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 Table of Contents  
ORIGINAL ARTICLE
Year : 2020  |  Volume : 58  |  Issue : 4  |  Page : 258-261

A retrospective study of patients with visual impairment: Its magnitude, causes, and acceptance of the low vision Aids in a tertiary eye care hospital


1 Glaucoma Services, Aravind Eye Hospital, Puducherry, Tamil Nadu, India
2 Neuro-Ophthalmology Services, Aravind Eye Hospital, Chennai, Tamil Nadu, India
3 Department of Ophthalmology, Goa Medical College, Bambolim, Goa, India
4 Neuro-Ophthalmology Services, Aravind Eye Hospital, Puducherry, India
5 General Ophthalmology, Aravind Eye Hospital, Puducherry, India

Date of Submission17-Jun-2020
Date of Acceptance07-Aug-2020
Date of Web Publication16-Dec-2020

Correspondence Address:
Dr. Sivagami Nachiappan
Aravind Eye Hospital, Cuddalore Main Road, Thavalakuppam, Puducherry - 605 007
India
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Source of Support: None, Conflict of Interest: None


DOI: 10.4103/tjosr.tjosr_72_20

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  Abstract 


Aim: The study aims to highlight the importance of a low vision clinic and give a profile of patients presenting to a low vision clinic at a tertiary eye care hospital. Materials and Methods: Design: Retrospective study. Setting: Institutional. Study population: Details of 9,601 patients who presented to our low vision clinic between January 2009 and June 2015 were analyzed from our database. Data obtained include age group, best-corrected visual acuity, cause of low vision, type of low vision aids (LVA) prescribed, acceptance of the device, and the provision of additional rehabilitation services. Statistical Analysis: Categorical variables were given in the frequency tables with percentages. Results: Around 70.7% of patients were found to have low vision and 29.3% were found to have blindness. We note that 65% of the patients were <40 years of age. The major causes of visual impairment were retinitis pigmentosa, macular degeneration, diabetic retinopathy, pathological myopia, optic atrophy, glaucoma, albinism, and congenital nystagmus. LVA was prescribed to 2689 individuals. The most commonly prescribed LVA were spectacle magnifiers, hand, and stand magnifiers. However, the acceptance rate was just 38%. The rest were given either standard spectacles or were referred to rehabilitation centers if the vision was very poor. Conclusion: There is a young population with visual impairment and highly under-utilized low vision services. Improving the acceptance rate of these devices would help enhance the individual's quality of life part of which could be done by reducing the cost of these devices.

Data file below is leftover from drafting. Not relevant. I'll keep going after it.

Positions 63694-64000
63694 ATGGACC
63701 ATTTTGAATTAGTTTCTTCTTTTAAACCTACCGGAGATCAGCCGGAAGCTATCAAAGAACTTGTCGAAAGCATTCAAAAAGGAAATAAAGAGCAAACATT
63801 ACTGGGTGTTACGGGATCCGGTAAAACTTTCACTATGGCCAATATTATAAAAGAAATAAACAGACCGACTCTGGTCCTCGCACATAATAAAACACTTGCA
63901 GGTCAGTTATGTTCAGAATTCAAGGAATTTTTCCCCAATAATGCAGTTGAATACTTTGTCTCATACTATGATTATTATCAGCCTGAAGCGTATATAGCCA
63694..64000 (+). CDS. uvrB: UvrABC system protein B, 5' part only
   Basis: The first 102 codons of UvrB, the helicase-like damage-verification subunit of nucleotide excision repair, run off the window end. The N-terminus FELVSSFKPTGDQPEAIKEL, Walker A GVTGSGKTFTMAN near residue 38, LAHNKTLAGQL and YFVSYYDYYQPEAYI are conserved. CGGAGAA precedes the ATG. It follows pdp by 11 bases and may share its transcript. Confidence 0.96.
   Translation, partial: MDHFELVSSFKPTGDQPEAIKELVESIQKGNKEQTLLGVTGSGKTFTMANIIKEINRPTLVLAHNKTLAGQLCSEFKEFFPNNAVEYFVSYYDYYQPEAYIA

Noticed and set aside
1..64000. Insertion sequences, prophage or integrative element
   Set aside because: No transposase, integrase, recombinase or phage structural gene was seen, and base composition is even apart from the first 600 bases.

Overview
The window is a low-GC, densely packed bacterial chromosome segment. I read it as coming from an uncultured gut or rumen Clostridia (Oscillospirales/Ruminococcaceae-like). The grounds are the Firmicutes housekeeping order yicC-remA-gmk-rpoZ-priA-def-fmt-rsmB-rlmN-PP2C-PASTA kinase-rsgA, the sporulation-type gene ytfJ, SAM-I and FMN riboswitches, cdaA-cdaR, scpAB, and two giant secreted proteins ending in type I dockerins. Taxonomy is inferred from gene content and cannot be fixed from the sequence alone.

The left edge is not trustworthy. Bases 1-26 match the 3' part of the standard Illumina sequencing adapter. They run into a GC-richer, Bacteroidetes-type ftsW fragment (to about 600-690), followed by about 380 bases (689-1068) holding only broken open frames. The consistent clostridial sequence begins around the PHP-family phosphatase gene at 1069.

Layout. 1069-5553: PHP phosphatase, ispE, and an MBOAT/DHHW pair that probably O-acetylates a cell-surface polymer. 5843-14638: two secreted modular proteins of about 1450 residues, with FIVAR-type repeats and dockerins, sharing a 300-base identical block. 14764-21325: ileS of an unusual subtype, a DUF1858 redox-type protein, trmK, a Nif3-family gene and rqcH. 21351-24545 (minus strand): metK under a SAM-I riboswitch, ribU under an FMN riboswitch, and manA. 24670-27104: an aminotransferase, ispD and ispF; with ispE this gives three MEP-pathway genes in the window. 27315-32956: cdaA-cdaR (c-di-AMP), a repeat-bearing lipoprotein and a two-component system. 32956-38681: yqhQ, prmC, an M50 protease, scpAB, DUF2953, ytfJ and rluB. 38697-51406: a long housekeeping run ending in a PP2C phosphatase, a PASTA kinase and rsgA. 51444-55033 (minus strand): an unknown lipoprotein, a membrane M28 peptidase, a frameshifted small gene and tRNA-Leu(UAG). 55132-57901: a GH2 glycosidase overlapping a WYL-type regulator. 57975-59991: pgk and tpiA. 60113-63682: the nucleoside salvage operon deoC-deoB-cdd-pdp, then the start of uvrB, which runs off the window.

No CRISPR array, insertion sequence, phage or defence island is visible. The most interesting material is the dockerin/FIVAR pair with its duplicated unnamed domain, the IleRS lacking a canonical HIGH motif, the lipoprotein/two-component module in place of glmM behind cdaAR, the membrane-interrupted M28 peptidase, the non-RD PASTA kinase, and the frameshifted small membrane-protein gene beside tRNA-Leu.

Keywords: Low vision aids, low vision, rehabilitation, visual impairment


How to cite this article:
Odayappan A, Nirmala Devi T, Velis G, Sivakumar P, Nachiappan S. A retrospective study of patients with visual impairment: Its magnitude, causes, and acceptance of the low vision Aids in a tertiary eye care hospital. TNOA J Ophthalmic Sci Res 2020;58:258-61

How to cite this URL:
Odayappan A, Nirmala Devi T, Velis G, Sivakumar P, Nachiappan S. A retrospective study of patients with visual impairment: Its magnitude, causes, and acceptance of the low vision Aids in a tertiary eye care hospital. TNOA J Ophthalmic Sci Res [serial online] 2020 [cited 2021 Jan 27];58:258-61. Available from: https://www.tnoajosr.com/text.asp?2020/58/4/258/303655




  Introduction Top


Around 285 million people are estimated to be visually impaired worldwide; the leading causes being uncorrected refractive errors and cataracts.[1] However, these patients are typically not referred to low vision clinics. Only patients with visual acuity <6/18 and nontreatable causes are referred to low vision services.

With the improvement in awareness and cataract surgical coverage, the treatable causes of vision loss are being taken care of to a certain extent; however, those with permanent visual impairment are left in limbo with the only poor prognosis being explained.[2] Not all are referred to low vision services that might help them manage their daily activities by improving their residual vision.

This article aims to highlight the importance of a low vision clinic by giving a profile of patients presenting to such a clinic and discuss the use of various low vision aids (LVA) at a tertiary eye hospital.


  Materials and Methods Top